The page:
A fantastic journalistic adventure into the mean streets of a country with no government, populated by those whose lives have no purpose. This story recounts the failed Task Force Ranger mission and the lives lost in the President's bizarre plan to impose peace on a warlike people. The descriptive writing and personal testimonials lead you to believe that you're holed up in a building in the middle of the firefight, with thousands of Somali gunmen taking aim at you. The remarkable resilience and adherence to duty displayed by the Rangers and Delta soldiers is well worth the reading.Was this review helpful? Yes NoThank you for your feedback. Report this reviewThank you, this review has been flagged.
Posted February 17, 2000
This is an intense story of troops caught in a difficult combat situation. From the author's careful reconstruction of events, we can see how their problems were compounded sometimes by miscommunication, and other times by poor cooperation. In any case, these men were courageous. The author describes many of them at a personal level. They were outnumbered by a hostile, well-armed population. The lesson I draw from this story is that America must consider very carefully which battles to fight.Was this review helpful? Yes NoThank you for your feedback. Report this reviewThank you, this review has been flagged.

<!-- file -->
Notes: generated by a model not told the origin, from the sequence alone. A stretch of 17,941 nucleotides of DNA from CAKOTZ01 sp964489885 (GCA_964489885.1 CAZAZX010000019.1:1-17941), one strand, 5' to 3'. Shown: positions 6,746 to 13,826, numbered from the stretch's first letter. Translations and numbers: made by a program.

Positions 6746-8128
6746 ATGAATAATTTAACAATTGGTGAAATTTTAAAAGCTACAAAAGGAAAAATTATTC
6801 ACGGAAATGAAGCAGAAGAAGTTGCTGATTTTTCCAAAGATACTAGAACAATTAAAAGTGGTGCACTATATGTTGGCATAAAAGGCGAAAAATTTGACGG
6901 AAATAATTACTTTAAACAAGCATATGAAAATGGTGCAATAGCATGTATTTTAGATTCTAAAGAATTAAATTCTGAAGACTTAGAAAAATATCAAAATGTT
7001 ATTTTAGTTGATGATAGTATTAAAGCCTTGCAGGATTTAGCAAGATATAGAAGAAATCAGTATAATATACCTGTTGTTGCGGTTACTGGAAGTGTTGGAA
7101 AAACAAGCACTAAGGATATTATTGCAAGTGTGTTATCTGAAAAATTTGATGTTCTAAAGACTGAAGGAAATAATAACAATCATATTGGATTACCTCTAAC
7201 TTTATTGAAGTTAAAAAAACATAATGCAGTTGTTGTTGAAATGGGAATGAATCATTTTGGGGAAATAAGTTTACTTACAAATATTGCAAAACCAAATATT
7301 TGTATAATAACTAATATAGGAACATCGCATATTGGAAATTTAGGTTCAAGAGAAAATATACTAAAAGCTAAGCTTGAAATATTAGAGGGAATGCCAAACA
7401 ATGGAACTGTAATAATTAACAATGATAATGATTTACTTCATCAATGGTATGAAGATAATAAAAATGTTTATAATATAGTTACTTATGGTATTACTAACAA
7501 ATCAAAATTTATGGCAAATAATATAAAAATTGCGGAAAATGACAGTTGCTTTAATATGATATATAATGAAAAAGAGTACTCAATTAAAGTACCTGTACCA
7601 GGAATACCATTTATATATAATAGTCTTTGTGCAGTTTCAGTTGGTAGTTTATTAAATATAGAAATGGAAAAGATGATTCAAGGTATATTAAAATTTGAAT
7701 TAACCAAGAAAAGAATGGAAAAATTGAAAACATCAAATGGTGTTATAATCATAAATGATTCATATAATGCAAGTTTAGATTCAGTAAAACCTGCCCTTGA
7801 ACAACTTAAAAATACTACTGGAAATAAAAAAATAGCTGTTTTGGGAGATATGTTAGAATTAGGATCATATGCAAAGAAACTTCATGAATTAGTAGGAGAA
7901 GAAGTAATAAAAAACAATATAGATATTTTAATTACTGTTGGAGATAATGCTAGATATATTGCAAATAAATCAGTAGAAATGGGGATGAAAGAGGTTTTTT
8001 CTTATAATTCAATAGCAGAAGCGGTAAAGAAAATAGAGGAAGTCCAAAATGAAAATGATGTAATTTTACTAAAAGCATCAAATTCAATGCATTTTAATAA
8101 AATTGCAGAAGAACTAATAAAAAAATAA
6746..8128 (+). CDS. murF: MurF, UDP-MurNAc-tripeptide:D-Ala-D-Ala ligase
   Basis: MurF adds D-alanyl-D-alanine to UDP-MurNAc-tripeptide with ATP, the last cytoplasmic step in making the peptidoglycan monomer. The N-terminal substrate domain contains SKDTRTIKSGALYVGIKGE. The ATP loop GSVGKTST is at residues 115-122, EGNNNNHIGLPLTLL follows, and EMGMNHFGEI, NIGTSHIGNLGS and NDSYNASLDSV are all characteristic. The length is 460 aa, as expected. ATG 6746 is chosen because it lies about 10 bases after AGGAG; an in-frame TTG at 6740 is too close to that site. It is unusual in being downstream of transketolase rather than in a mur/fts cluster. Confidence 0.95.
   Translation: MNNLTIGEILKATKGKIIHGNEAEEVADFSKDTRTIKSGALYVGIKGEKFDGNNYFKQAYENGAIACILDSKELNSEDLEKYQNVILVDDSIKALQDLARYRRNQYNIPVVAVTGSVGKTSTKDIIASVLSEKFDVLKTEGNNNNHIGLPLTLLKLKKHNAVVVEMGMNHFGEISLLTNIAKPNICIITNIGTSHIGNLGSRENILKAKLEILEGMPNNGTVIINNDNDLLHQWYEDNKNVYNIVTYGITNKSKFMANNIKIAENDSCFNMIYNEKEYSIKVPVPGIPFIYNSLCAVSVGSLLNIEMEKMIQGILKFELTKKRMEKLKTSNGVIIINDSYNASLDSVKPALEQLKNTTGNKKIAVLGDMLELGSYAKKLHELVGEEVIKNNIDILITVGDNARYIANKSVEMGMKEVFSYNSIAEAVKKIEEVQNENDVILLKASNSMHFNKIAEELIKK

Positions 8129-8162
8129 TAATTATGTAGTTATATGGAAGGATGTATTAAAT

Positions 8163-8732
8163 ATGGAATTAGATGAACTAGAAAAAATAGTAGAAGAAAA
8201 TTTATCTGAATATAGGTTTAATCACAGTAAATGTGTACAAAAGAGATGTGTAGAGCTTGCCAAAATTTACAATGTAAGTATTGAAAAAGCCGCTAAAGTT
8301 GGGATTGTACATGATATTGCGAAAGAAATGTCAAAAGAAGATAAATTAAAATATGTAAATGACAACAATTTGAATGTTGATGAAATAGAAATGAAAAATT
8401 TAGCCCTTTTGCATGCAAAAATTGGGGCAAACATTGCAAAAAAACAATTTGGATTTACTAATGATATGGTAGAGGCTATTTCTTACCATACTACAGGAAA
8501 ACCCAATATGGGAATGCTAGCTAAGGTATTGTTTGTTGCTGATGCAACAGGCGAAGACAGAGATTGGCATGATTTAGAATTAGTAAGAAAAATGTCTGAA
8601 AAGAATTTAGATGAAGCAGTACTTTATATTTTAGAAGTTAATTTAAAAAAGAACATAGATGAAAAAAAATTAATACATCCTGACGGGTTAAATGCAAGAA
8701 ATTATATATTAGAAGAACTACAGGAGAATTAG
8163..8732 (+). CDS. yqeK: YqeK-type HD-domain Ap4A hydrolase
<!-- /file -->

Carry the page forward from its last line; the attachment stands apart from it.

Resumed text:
Posted February 1, 2000
THIS BOOK WAS VERY DETAILED AND MADE YOU VISUALIZE WHAT THE RANGER WERE GOING THROUGH.I WISH I COULD ONLY SEE THE DOCUMENTARY.Was this review helpful? Yes NoThank you for your feedback. Report this reviewThank you, this review has been flagged.
Posted January 2, 2000
this book was very insightful as to what our guys actually do when its go time. the battle sequence is written with detail that i have not read before. this book should be read by anybody that has never had a family member/close friend in combat or serve in the armed forces. it will truly give them an appreciation for what these guys do. hats off to mark bowden for writing an excellent book and thank you to the men of Task Force Ranger that gutted out one hell of a fight. your courage and efforts under fire was extraordinary. god bless you all and especially those that made the ultimate sacrifice in Mog.Was this review helpful? Yes NoThank you for your feedback. Report this reviewThank you, this review has been flagged.
Posted December 20, 1999
This was a great book. It was Action packed and filled with details. The book was all the more important and gruesome because this actually happened. A must read of everyone.Was this review helpful? Yes NoThank you for your feedback. Report this reviewThank you, this review has been flagged.